Affirmative Action: A Black/White Issue?

Brad Hock

Last Tuesday the Debate Society hosted a debate between the college republicans and college democrats. Following sophomore Grafton Connor’s introductory overview of the event, Dean of the College and Vice President of the University Charlotte Johnson gave a brief history of the civil rights movement in the United States for Blacks.

She said that affirmative action was first mentioned in 1961, during the Civil Rights Movement. In 1964 and 1965, President Johnson signed the Civil Rights Act and Voting Rights Act, respectively. In 1978, the U.S. Supreme Court ruled that racial quotas were not allowed. It became the burden for corporations to incriminate themselves in order to be convicted of breaching affirmative action laws.

Sophomore Zach Mancher, a representative of the College Democrats, was first to speak. He proposed a definition of affirmative action and argued that affirmative action effectively dispels disparities in social groups.

He mentioned the case of need-blind elite institutions, such as Yale, Harvard and Princeton, saying that, without affirmative action, minority students would not get the chance to attend such institutions because their finances are not on par with those of white students. He argued that legacies also inhibit the influx of minorities to first-rate colleges, but proposed no effective legislation or quota to prohibit legacies from dominating colleges’ demographics.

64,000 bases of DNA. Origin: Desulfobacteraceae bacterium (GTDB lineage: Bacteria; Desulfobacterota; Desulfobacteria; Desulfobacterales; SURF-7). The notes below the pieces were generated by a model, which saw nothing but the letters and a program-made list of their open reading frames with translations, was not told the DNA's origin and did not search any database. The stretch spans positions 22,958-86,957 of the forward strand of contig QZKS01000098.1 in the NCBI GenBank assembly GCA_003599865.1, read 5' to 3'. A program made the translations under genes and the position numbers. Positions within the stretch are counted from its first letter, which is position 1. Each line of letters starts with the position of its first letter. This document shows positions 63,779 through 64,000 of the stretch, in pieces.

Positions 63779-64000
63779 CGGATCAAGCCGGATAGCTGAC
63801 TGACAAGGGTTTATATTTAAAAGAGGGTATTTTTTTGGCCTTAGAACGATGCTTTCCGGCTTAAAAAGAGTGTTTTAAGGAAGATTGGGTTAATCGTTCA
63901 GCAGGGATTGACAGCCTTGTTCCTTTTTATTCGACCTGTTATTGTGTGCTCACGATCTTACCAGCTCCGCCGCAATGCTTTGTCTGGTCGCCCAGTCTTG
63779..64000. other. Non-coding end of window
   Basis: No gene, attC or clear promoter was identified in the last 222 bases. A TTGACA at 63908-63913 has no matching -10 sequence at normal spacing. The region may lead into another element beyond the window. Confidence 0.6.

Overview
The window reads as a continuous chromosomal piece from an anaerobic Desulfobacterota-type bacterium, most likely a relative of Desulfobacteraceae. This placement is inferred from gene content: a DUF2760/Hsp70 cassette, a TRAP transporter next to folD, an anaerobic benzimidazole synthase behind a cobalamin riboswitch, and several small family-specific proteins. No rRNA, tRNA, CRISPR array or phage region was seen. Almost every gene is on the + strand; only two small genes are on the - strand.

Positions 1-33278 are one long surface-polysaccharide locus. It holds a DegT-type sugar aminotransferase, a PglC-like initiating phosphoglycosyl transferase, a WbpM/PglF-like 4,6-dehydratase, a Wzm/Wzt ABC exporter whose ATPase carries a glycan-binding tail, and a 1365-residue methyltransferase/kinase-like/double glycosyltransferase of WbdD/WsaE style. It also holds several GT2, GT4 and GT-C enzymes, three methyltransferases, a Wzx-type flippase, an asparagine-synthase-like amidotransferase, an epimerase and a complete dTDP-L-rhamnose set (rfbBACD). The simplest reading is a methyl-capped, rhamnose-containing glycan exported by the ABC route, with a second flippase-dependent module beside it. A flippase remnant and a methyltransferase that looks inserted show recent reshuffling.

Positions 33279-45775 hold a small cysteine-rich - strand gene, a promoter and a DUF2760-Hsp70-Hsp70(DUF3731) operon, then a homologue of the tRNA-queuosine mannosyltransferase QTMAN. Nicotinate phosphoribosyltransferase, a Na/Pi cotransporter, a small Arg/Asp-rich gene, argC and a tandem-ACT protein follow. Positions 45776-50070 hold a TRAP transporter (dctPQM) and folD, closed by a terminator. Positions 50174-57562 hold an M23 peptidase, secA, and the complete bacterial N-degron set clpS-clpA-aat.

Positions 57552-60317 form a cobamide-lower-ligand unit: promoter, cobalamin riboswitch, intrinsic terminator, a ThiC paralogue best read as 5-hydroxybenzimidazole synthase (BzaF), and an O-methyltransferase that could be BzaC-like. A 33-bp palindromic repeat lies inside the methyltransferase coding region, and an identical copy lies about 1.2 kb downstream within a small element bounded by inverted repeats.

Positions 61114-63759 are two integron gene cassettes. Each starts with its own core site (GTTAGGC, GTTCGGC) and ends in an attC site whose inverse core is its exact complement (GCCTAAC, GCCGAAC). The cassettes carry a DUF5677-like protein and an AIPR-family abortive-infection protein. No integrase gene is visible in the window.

Next spoke senior Kevin Glass, a College Republican. He mentioned how Hubert Humphrey, “like a politician, defaulted his promise” of preventing affirmative action from being enacted.

He quoted statistics to show that the poverty rate of black Americans dropped severely before the Civil Rights Act was established, and how it only dipped slightly after the Act’s passage. He advocated “eliminating preferential treatment” because elite institutions were seeing “mismatching”-an imbalance due to the acceptance of under-qualified, underperforming students and the subsequent inequity of not admitting students with superior academic standing.

First-year Safwan Shabab, another College Democrat, was third to speak.

“Diversity in the workplace increases productivity,” he said, adding that, when a company is internally diverse it can better serve an externally diverse demographic. He referenced that it is the first time in U.S. history where the Secretary of State is African-American. When asked whether this was due to affirmative action, he answered in the negative.

Junior Marty Pinnes was last to speak. He claimed that affirmative action legislation was “one of the millions of ethnic problems [in America].” He thought affirmative action would do away with the American “intersection of global talent” and advocated providing “equity of access to tertiary education.”

Pinnes also mentioned that affirmative action had not been able to meet new challenges. He underscored the main problem with affirmative action: Hispanic Americans and those of multiethnic groups are not included in the affirmative action legislation.

After the debate on the floor, it opened to questions from the audience. One audience member accused the Republicans for creating “a mathematical sleight-of-hand” in citing a statistic that showed the rate of black Americans who earn an equal or greater income of that of average white Americans. The audience member argued that as the gap between the average incomes closes, the rate at which they become congruent lessens – the situation akin to the struggle of losing the last few pounds in a dieting program. It was not mentioned that the discrepancy of the rate could be the result of the ever-complex political and economic state of post-WWII America.

The debate and questions followed suit of the introductory statement by Dean Johnson.

“There is a lot at stake here,” she said. “[It is one of the] hot button issues that strikes our emotions.”